Robert Kilroy-Silk
Shafted logoITV: 5 November 2001 – 26 November 2001

Shafted was a British game show that is obviously the worst game show format in the UK.


The game would begin with six players and was played in five rounds. In the first round, each player had to secretly declare how much money they would like to receive, to a maximum of £25,000. Once the amounts were revealed, the person who had asked for the largest amount was immediately eliminated from the game and received nothing. Each of the other five would be credited with the amount they requested.

In each of the next three rounds, the host read the first few words of a question and invited the players to wager a portion of their totals. Once the wagers were entered, the host would read the entire question and the player who made the largest wager had to answer it. A correct answer added the wager to their total, while a miss deducted it. Once the host had asked as many questions as there wezre players still in the game, the leader would choose one opponent to eliminate with no winnings. The totals of all remaining players were then increased to match that of the leader.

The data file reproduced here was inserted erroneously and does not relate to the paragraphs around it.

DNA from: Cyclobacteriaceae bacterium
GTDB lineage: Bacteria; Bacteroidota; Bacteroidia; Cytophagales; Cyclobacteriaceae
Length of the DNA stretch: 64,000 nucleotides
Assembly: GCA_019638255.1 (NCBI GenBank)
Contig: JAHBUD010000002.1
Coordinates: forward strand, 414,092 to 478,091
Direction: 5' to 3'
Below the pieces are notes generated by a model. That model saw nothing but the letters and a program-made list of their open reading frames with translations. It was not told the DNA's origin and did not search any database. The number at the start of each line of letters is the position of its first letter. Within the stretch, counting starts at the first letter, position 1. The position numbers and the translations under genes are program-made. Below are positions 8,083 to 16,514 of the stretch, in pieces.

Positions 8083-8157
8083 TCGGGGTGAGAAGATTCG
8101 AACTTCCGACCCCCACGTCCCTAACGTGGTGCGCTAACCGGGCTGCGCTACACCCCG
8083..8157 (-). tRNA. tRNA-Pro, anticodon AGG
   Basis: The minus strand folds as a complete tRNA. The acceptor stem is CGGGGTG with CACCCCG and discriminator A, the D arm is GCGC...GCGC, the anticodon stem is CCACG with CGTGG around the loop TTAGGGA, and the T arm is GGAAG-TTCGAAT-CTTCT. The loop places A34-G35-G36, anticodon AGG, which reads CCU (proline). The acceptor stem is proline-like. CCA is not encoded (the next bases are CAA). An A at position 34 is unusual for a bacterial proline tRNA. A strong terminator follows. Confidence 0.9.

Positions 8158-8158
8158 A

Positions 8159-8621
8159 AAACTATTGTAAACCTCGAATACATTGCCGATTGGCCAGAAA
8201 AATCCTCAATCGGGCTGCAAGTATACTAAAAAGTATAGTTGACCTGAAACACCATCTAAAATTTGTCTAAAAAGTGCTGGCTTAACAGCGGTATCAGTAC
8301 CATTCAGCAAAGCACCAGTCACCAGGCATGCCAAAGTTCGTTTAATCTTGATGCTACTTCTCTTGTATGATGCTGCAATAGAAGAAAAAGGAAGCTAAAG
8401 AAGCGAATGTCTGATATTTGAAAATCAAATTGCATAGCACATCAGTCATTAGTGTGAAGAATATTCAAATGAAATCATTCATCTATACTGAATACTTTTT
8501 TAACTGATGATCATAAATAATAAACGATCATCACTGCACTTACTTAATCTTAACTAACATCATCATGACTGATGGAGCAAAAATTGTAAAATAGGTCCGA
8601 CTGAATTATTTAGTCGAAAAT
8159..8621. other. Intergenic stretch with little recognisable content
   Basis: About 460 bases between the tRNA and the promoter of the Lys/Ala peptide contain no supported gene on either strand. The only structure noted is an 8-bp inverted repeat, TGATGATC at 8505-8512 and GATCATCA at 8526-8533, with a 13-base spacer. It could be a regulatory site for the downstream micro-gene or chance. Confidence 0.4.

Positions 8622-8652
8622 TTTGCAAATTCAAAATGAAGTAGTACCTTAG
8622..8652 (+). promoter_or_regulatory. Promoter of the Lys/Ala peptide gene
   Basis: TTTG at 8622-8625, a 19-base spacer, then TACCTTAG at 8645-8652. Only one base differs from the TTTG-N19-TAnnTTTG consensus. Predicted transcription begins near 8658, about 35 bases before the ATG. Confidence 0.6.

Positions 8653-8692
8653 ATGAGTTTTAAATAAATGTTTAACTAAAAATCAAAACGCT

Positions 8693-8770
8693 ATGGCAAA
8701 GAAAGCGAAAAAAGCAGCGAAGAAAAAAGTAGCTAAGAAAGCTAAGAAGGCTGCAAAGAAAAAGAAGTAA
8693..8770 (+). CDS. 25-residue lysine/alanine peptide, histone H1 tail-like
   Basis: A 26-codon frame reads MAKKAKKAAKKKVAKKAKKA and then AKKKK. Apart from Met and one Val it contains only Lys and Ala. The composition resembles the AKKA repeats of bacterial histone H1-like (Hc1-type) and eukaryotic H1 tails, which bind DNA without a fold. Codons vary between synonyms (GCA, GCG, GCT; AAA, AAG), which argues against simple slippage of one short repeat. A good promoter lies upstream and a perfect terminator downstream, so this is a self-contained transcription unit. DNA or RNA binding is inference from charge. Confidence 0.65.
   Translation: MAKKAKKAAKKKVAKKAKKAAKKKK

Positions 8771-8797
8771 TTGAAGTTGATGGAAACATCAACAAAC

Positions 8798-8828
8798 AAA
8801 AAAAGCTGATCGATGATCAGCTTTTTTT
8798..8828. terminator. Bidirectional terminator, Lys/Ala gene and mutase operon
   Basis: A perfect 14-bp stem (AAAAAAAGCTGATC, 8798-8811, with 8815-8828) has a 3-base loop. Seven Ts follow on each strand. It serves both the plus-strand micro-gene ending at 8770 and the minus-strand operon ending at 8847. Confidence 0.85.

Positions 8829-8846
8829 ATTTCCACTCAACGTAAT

At the beginning of the third round, each player was given an option to "Shift," or force an opponent to answer a question meant for them. Each player could only use this option once during the third or fourth rounds.

A complete question would often lead in a very different direction from that suggested by its incomplete prompt. For example:

  • Prompt – Which major planet…
  • Question – Which major Planet Hollywood investor played the lead in the 2000 remake of Get Carter? (Answer: Sylvester Stallone)

In the fifth and final round, the two remaining players would stand at podiums facing each other in a form of the prisoner's dilemma, with the leader's total at stake. A brief snippet of a backstage interview with each player would be shown to the audience, after which both of them had to secretly decide to "share" or "shaft." Their choices were revealed to the home viewers, but not to the audience, host, or players, and they were then given a chance to discuss the situation and change their decisions if they wished. Their final choices determine the fate of the jackpot:

  • If both players chose "share," they each won half the money.
  • If one player chose "share" and the other "shaft," the shafting player won all the money.
  • If both players chose "shaft," neither of them won any money.
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